- Have they begun to cross-check by using language patterns and letter sounds?
- Do they reread to check accuracy and meaning?
- Are they using chunks of words rather than individual letters when sounding out?
- Do they expect to get meaning from the text?
- Do they make connections between the story and previous experiences?
- Are they asking questions about the story?
As children read, suggest reading strategies if they are struggling: “Try saying the beginning of the word. Try looking at the picture for help.” Encourage children to take a guess or read past the unknown word.
- Possible teaching points to address based on your observations:
- Call attention to all the high-frequency words children have used.
- Review how to find a known part in an unknown word.
- Show children how to use analogies to move from the known to the unknown when encountering new words.
- Work with suffixes and prefixes.
- Review using grammar (syntax) to unlock words by considering the sentence structure or parts of speech in the sentence.
- Explore the story grammar—characters, setting, problem, and so on.
- Review how to determine what is important in a picture or sentence.
- Model asking questions or making “I wonder . . .” statements to extend comprehension.
- Review using punctuation marks to guide the meaning-making process. Call attention to the exclamation point on the last page.
- Model how to revisit the text to find specific examples or ideas in the story.
After the First Reading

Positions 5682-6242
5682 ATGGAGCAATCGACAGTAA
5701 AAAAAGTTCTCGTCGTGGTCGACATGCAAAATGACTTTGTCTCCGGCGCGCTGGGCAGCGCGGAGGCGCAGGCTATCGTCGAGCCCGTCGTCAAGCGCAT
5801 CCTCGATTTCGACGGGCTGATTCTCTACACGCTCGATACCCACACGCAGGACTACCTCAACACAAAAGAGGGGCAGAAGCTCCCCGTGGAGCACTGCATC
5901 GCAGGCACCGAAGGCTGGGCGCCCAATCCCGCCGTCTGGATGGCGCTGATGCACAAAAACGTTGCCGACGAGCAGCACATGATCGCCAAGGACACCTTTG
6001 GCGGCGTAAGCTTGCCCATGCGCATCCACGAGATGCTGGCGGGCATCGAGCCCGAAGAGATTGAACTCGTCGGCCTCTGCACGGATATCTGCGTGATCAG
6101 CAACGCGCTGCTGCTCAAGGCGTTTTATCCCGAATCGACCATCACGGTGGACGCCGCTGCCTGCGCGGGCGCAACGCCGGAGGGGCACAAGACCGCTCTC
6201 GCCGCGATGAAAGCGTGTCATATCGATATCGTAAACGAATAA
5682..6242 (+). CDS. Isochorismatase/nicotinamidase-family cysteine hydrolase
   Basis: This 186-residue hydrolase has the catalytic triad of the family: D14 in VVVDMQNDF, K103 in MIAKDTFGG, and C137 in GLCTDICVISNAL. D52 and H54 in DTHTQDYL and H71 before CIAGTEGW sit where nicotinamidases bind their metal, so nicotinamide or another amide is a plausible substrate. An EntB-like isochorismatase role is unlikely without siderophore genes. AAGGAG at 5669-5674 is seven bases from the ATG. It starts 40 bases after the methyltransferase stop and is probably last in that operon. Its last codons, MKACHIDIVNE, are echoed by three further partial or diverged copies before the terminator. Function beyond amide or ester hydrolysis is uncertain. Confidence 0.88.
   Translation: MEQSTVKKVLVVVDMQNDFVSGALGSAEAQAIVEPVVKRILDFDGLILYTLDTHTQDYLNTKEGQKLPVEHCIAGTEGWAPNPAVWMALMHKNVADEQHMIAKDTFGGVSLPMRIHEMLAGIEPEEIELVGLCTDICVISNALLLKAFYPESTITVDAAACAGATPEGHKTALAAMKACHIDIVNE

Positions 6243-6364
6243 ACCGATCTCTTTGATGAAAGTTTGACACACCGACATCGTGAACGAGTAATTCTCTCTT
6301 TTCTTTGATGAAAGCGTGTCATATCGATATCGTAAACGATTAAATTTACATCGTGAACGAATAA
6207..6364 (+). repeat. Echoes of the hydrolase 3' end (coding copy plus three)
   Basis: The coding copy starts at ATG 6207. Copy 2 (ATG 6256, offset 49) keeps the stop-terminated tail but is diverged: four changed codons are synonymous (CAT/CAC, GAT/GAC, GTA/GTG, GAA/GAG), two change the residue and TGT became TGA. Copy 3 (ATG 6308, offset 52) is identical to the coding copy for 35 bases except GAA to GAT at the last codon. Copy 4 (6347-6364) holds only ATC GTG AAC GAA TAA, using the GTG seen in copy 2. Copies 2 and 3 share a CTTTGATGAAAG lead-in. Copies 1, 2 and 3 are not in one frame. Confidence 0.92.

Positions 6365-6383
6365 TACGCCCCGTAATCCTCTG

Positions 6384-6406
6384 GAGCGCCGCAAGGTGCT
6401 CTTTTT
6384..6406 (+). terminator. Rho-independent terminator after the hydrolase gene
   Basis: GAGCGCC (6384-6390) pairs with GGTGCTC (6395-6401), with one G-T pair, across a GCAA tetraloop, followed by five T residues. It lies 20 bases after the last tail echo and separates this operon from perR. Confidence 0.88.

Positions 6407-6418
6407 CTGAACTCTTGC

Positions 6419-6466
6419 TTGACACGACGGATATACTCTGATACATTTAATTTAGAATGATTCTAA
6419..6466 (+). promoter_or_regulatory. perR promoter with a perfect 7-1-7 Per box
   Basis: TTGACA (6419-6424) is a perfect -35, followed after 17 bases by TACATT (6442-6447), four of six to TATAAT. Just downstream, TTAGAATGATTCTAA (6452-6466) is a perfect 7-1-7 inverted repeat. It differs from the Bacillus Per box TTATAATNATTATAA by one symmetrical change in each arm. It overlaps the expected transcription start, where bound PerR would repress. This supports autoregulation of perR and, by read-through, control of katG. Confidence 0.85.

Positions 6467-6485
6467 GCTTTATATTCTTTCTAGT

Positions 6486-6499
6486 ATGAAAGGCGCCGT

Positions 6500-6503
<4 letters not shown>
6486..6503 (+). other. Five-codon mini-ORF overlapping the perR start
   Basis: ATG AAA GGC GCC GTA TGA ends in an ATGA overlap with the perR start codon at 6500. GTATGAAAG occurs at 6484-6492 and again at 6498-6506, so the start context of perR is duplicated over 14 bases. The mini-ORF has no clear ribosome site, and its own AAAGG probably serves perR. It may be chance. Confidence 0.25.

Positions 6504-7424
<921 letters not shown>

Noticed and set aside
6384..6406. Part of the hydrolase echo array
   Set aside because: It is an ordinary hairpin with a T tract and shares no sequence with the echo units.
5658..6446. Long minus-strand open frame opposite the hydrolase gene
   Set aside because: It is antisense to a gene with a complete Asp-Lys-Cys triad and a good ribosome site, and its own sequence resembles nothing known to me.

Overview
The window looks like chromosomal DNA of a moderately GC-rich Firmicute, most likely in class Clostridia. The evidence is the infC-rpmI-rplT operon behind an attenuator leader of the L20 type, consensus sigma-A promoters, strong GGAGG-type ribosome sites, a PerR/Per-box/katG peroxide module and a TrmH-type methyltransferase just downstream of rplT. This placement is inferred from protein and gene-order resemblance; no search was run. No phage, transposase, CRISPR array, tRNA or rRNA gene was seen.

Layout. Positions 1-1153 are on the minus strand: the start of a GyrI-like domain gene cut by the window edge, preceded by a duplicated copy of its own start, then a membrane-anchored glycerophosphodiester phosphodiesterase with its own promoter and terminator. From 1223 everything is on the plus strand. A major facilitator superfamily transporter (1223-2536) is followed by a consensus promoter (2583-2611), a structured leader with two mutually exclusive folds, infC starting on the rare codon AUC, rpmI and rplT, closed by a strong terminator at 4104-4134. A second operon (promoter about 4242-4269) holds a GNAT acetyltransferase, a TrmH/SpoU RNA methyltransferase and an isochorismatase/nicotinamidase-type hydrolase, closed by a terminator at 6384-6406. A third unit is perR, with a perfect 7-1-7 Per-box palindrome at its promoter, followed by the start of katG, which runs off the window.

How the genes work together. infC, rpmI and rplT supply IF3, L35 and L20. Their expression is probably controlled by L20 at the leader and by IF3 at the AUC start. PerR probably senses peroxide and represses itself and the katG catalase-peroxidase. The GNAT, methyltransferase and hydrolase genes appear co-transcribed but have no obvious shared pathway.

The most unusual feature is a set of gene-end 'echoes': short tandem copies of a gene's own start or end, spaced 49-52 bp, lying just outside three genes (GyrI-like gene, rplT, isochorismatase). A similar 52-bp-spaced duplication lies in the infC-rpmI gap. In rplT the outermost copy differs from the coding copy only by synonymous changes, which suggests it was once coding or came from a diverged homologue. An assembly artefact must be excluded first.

Have children confirm their predictions about what happened in the story.
Have children tell the recipe for the gumbo. Discuss each ingredient and vote on whether or not children would like to include it.
Reflect on how the tastes of the different foods will blend.
Draw some conclusions about the taste of this gumbo. Will it be hot, spicy, sweet, and so on?
Talk about how the girl and her grandfather feel about each other.
Find some evidence in the book that supports the idea that the two characters are fond of one another.
Have children reread the book in a whisper voice or to a partner.
This is a time for assessment. While they are reading, watch what children do and what they use from the teaching time. Alternatively, you might take a running record on one child as an assessment of the child’s reading behavior.
Art: Give each child a piece of construction paper cut into the shape of a pot. Have children cut pictures of food out of magazines and paste them on their pots to make gumbo collages. Encourage creative but realistic combinations for the gumbo mix.
Music: Use the tune of “She’ll Be Coming Round the Mountain” to innovate a song that has a verse for each ingredient. For example, “We’ll be chopping up the onion for gumbo. We’ll be chopping up the onion for gumbo. We’ll be chopping up the onion, we’ll be chopping up the onion, we’ll be chopping up the onion. Go, go, gumbo!”